A film review by Craig J. Koban March 31, 2010

THE BOUNTY HUNTER j
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2010, PG-13, 115 mins.

 

Nicole: Jennifer Aniston / Milo: Gerard Butler / Stewart: Jason Sudeikis / Kitty Hurley: Christine Baranski

Directed by Andy Tennant / Written by Sarah Thorp.

THE BOUNTY HUNTER is a real Swiss Army Knife movie: it’s part road comedy, part romantic dramedy, part action film, and part murder mystery thriller.  It is largely because of its schizophrenic nature that it does not succeed on all of its intended levels.   

On one level, the film exists primarily to highlight its two attractive and appealing lead actors: Jennifer Aniston - a good actress when allowed to display it – has always been able to mix sweetness and sex appeal with her many congenial characters, and Gerard Butler – also a good actor when allowed to display it – has a oddball, grizzled, Caveman-esque charm that can effectively harness his inner man-child in many recent films.  The two actors together on screen have a nice, easygoing chemistry and charm and, throughout the film, they are always easy to invest in and like.  On the basic level of every romcom (i.e. - have two eminently appealing leads that you want to root on to romantic happiness in the end) THE BOUNTY HUNTER easily appeases. 

I enjoyed the sexual and comic tension between Aniston and Butler here, but the rest of the film around the pair is an exhausted menagerie of stale and rudimentary action comedy clichés and conventions typified by generic dialogue and an underlining murder-mystery plot that is, at best, murky and confusing.  The film has an almost encyclopedic reverence to the types of conventions that amplified actions films of 20 years ago: we have greedy loan sharks, vile gangsters, bumbling henchmen, crooked cops, multiple chase scenes, vintage cars that will never remain vintage throughout the film, and, yes, a couple of misfits that despise each other at the beginning of the film only to develop a newfound mutual fondness as the film rolls to its end credits.  THE BOUNTY HUNTER is essentially MIDNIGHT RUN, but with a man and a woman that just happen to be former souses.  What this films lacks that the classic 1988 Martin Brest film had is genuine laughs, an involving story, and pacing that does more than barely register a pulse.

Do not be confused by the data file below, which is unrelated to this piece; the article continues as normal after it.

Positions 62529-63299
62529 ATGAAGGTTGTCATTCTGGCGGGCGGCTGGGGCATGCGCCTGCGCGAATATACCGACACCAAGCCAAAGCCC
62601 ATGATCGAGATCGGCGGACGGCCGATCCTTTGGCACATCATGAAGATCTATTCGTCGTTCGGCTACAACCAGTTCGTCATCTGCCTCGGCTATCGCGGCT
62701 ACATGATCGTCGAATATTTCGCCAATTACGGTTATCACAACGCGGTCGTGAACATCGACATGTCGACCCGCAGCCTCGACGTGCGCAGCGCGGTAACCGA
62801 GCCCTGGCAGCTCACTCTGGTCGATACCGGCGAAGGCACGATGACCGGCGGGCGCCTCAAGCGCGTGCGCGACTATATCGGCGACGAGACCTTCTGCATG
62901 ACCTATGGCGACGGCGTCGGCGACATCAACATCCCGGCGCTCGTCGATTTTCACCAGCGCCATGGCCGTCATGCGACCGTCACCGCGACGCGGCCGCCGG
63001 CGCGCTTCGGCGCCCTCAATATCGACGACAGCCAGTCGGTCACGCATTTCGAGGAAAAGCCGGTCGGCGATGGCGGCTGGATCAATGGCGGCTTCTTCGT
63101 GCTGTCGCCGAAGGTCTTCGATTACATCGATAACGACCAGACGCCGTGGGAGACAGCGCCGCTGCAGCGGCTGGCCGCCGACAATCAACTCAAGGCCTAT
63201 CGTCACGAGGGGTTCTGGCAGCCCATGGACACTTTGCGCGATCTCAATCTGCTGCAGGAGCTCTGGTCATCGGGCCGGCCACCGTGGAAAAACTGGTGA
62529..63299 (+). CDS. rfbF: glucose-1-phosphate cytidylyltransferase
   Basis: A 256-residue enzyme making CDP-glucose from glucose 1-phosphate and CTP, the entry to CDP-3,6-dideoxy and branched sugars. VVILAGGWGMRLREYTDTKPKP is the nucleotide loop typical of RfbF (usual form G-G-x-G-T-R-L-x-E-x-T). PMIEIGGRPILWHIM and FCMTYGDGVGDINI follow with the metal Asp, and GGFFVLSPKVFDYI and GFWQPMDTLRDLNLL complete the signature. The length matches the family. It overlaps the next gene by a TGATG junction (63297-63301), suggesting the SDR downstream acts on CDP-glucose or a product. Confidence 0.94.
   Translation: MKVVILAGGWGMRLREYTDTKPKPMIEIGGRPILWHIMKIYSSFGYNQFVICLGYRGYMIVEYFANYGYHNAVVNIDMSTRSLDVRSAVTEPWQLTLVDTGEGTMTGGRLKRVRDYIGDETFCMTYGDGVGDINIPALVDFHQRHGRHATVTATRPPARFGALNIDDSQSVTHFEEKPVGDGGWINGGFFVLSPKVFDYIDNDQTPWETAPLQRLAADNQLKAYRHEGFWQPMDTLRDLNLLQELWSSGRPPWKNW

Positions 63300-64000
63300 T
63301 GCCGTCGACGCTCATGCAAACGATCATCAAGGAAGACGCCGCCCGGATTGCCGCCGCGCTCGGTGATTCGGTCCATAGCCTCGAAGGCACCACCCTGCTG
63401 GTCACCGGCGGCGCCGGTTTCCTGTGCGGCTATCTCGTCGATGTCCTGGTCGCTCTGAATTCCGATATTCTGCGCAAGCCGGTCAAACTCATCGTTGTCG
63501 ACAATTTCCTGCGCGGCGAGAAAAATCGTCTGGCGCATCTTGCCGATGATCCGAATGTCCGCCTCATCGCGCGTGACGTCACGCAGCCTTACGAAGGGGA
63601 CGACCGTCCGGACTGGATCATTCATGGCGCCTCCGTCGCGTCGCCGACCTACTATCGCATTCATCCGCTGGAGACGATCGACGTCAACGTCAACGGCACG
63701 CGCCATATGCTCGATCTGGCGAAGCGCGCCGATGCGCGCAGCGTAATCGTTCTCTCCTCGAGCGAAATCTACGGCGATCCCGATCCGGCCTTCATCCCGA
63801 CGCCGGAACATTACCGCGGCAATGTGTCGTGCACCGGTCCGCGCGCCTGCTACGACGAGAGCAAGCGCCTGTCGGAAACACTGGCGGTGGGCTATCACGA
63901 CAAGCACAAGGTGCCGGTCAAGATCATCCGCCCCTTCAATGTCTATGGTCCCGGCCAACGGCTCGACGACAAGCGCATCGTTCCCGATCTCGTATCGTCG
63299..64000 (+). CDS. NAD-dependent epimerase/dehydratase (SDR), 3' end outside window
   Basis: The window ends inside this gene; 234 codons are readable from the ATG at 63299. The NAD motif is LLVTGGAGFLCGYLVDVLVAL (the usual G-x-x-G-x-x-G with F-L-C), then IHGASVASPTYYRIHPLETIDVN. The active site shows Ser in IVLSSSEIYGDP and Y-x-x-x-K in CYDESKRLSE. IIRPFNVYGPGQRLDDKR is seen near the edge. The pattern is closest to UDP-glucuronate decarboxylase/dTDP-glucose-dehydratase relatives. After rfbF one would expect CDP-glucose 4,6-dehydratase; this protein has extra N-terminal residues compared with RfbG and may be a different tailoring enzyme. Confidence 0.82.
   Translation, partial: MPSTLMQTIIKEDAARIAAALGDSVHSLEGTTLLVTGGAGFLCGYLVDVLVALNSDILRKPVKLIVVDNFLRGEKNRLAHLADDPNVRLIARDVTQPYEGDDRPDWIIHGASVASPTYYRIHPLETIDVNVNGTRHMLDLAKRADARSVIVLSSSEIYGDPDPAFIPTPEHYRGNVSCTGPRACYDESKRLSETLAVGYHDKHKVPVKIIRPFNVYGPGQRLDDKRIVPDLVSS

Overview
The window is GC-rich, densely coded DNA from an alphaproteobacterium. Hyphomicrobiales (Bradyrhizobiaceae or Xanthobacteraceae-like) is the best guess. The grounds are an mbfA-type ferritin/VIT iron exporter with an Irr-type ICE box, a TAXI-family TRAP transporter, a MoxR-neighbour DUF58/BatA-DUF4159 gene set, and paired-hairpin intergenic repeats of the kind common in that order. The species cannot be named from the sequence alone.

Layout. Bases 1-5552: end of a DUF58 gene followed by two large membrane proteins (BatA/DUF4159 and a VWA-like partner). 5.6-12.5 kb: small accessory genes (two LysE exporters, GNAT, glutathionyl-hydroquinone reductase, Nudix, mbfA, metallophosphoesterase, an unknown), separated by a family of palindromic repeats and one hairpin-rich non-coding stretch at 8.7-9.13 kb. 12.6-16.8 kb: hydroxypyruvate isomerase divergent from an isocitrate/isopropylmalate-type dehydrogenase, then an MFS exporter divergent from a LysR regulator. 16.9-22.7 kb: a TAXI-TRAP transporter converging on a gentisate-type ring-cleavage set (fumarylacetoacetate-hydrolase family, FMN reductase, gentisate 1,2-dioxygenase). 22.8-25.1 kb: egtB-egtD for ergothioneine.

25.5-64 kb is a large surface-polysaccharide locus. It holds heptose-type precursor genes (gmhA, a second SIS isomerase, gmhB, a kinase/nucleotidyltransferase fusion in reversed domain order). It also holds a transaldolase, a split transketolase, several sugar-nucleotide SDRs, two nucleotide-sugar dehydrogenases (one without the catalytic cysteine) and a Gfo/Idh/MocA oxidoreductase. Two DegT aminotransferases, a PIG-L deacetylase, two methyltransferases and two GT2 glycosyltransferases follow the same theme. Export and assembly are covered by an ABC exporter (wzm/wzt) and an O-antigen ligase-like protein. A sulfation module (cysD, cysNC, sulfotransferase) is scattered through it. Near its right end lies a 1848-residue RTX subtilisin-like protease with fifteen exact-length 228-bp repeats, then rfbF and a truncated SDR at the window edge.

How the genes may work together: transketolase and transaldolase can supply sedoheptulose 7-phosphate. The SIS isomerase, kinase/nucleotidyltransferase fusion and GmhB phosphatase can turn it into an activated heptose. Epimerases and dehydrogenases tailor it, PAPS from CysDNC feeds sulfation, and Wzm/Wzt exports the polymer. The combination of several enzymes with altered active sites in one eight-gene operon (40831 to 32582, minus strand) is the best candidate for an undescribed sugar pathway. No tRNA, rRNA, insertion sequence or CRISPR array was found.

In the film Jennifer Aniston plays Nicole, a New York Daily News reporter that is hot on the trail of a story that festers with police corruption.  She recently has come over some new evidence from a snitch that points towards a police report of a recent death that was incorrectly labeled as a suicide.  Near the beginning of the film she is about to appear in court over an apparent physical altercation that she had with a...um…“member” of the police service, but just as she’s about to enter the court room she receives a phone call that just may be the big tip she has been looking for to complete her story.  She quickly absconds from her court appearance, and the furious judge puts out a warrant for her arrest. 

This is where Gerard Butler’s Milo comes in: he is a disgraced former cop that when he is not spending days freelancing as a bounty hunter he is pissing his life away with booze and an addictive gambling habit.  His life is not made any easier by the fact that a horde of gangsters is after him over a botched gambling debt that he has failed to pay off.  However, Milo gets the news of his life when he learns of the $5000 bounty reward that is placed on Nicole’s head, which makes him as giddy as a schoolgirl.  Why?  Because Nicole is actually Milo’s estranged ex-wife and what man after a particularly nasty and bitter divorce would not want to hunt do his ex, capture her, stuff her in a trunk, and haul her off to the police? 

What follows then is the stuff of standard, run-of-the-mill road comedies: we see Nicole's frequent attempts to escape from Milo’s clutches, only to have her them thwarted.  Then we have the obligatory over-night stays in hotels, which complicates things immensely (it’s one thing for Milo to keep an eye on his bounty, but when the bounty is a hot woman that you were once intimate with, it makes sleeping arrangements more problematic).  The more amusing aspect of the film is the way Milo and Nicole use their respective knowledge of their own worst habits against them.  There is a funny scene when Nicole begins to cry while locked away in Milo’s car trunk, to which Milo rightfully deduces is a shame: married men know instinctively when their wives’ tears are fake or not.